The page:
Friday, July 02, 2021

Two Videos: Stephen Hess on "The Ungentlemanly Art" and "American Political Cartoons 1754-2010"

Iowa State University is digitizing its audio library, and this lecture by Stephen Hess has popped up. Hess is the co-author of The Ungentlemanly Art, a book first published in 1968 about the history of American political cartoons. The book has been revised a couple of times since then, and there are a number of new editions. The date for this Iowa State talk does not appear on the YouTube page, but it could be any time since then. I am hoping, since this was just recently posted by the Iowa State University Lecture Series Archive, that the missing information will be added soon.

Although it's audio only (The original lecture is on "reel to reel quarter inch" tape -- another reason to think it's probably an older lecture.), Hess does a good job here of describing the slides (yes, SLIDES) of the cartoons from The Ungentlemanly Art and, generally, squeezing in the history of political cartoons into about a half-hour.

From the dust jacket:

"'Stop them damn pictures,' demanded William Marcy Tweed of his henchmen. 'I don't care so much what the papers write about me. My constituents can't read. But, damn it, they can see pictures!' Since Boss Tweed's outburst, inspired by a cartoon in an 1871 issue of Harper's Weekly, political cartoonists have fearlessly continued to expose corruption and elicit wry laughter. The Ungentlemanly Art presents for the first time the fascinating history of American political cartoons from 1747, when a Philadelphia printer named Benjamin Franklin drew the first American political cartoon, right up to the work of such contemporary masters as Herblock and Mauldin. This lively and entertaining book reveals how Paul Revere's cartoons 'borrowed' freely from other artists and how Currier & Ives often produced election lithographs for both sides. Included are the famous War of 1812 cartoons by William Charles, who a latter-day cartoonist felt 'had not the least notion of what we call decency.' Illustrated with a selection of Thomas Nast's most powerful drawings, the book recounts the career of the man Lincoln called his 'best recruiting sergeant.' Nast invented the Republican Elephant and the Tammany Tiger: here are the stories behind these popular symbols, as well as John Q. Public, Uncle Sam, and the Democratic Donkey. The Ungentlemanly Art not only chronicles the careers of the statesmen, soldiers, and politicians who provided the cartoonists with cause for merriment or disdain,-but also gives a highly knowledgeable picture of the mass media through which the cartoonists have reached their audiences--the early broadsides; the nineteenth-century humor magazines, such as Judge, Life, and Joseph Keppler's Puck; and the rise of the newspaper cartoons during the era of Joseph Pulitzer and William Randolph Hearst. 'Caricatures,' Emerson said, 'are often the truest history of the times.' And through the over 300 brilliant cartoons that Stephen Hess and Milton Kaplan have chosen to illustrate this book, we see the political fads and foibles of the American past come alive before our eyes. In these pages we see how other generations of Americans viewed Prohibition and Woman's Suffrage, Theodore Roosevelt and William Jennings Bryan, the First World War and the Civil War. 'Americans not only have had the capacity to poke fun at their politics and their politicians, but they have often done it exceedingly well.' Considering such cartoonists as Jules Feiffer, David Levine, Patrick Oliphant of the Denver Post, and Paul Conrad of the Los Angeles Times, the book provides abundant evidence that the state of the art in the United States today is very healthy indeed."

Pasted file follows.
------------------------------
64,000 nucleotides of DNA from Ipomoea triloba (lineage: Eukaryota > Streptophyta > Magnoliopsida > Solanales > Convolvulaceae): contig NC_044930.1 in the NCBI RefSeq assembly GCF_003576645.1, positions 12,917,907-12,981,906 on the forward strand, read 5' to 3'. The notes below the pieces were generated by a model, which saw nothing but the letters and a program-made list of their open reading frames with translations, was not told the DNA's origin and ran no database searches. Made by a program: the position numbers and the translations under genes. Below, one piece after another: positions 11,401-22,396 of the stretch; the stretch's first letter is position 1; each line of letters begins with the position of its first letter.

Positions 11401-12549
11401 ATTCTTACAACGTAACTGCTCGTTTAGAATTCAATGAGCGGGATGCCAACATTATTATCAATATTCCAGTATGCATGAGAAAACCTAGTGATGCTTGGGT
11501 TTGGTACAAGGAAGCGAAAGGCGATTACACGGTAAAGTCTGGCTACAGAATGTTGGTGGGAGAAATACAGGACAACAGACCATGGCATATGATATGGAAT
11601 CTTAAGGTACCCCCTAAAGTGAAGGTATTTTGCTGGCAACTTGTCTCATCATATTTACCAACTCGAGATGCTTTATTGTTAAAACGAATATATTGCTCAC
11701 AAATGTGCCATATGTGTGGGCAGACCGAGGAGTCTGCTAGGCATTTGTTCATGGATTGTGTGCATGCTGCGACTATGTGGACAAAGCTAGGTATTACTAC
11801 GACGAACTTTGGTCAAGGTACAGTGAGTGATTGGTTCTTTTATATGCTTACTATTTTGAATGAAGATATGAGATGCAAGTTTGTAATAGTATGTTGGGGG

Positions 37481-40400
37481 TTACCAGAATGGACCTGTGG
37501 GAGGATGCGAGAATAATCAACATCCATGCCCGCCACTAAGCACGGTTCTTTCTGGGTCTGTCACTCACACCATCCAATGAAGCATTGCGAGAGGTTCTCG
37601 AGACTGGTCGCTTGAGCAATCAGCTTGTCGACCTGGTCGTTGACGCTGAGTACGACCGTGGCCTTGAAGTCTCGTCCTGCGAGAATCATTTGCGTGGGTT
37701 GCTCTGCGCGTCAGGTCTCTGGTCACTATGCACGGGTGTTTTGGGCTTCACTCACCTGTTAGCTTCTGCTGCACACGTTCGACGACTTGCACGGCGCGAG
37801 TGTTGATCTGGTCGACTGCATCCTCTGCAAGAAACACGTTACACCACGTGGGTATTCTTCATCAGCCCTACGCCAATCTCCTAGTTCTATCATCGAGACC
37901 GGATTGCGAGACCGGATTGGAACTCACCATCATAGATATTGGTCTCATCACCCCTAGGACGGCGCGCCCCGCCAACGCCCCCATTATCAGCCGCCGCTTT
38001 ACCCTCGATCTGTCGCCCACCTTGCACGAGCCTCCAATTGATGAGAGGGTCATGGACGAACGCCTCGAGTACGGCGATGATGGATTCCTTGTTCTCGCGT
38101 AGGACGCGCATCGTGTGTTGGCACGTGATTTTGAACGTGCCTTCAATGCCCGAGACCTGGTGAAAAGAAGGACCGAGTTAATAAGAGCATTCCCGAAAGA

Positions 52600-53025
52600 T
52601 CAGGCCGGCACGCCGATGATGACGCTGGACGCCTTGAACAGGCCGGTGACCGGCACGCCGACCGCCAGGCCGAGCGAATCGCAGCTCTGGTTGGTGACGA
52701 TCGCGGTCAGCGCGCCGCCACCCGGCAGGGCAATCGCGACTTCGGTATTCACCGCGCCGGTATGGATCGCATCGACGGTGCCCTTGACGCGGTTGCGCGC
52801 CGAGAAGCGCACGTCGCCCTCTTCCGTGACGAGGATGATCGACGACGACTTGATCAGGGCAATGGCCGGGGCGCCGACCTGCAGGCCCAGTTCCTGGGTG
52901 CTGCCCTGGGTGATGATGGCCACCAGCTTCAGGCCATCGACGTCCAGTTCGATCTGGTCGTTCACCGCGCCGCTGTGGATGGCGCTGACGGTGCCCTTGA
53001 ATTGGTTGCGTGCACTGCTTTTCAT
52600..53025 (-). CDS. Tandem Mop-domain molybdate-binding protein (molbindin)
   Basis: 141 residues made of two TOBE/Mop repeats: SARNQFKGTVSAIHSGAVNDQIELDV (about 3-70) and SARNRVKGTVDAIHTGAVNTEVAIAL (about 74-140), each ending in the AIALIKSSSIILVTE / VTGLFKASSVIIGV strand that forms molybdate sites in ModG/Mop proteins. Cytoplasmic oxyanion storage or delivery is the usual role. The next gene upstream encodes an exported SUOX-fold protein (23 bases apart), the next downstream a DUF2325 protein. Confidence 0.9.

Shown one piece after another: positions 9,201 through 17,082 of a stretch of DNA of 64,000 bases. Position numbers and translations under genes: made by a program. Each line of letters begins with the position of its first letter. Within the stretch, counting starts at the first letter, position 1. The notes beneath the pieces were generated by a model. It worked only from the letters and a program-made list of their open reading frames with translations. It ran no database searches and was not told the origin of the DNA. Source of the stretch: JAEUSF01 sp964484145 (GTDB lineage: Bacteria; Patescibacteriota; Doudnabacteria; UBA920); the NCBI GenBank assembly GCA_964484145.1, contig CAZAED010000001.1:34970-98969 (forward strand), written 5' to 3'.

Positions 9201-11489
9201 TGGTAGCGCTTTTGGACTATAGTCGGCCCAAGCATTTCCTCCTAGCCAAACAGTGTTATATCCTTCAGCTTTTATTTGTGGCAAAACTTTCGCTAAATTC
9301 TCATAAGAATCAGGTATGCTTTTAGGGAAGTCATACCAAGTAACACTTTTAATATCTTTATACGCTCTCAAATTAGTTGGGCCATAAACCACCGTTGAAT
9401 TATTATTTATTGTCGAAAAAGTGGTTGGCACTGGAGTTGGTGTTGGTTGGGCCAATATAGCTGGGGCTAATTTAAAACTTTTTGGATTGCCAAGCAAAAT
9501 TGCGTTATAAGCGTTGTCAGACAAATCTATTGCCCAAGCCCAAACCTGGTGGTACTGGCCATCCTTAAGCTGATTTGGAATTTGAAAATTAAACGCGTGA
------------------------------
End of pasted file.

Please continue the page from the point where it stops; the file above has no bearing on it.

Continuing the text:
By way of wanting to give you more visuals, here is Stephen Hess and Sandy Northrop talking at a  2011 Library of Congress event about their new book American Political Cartoons 1754-2010. This books supersedes the older Ungentlemanly Art.

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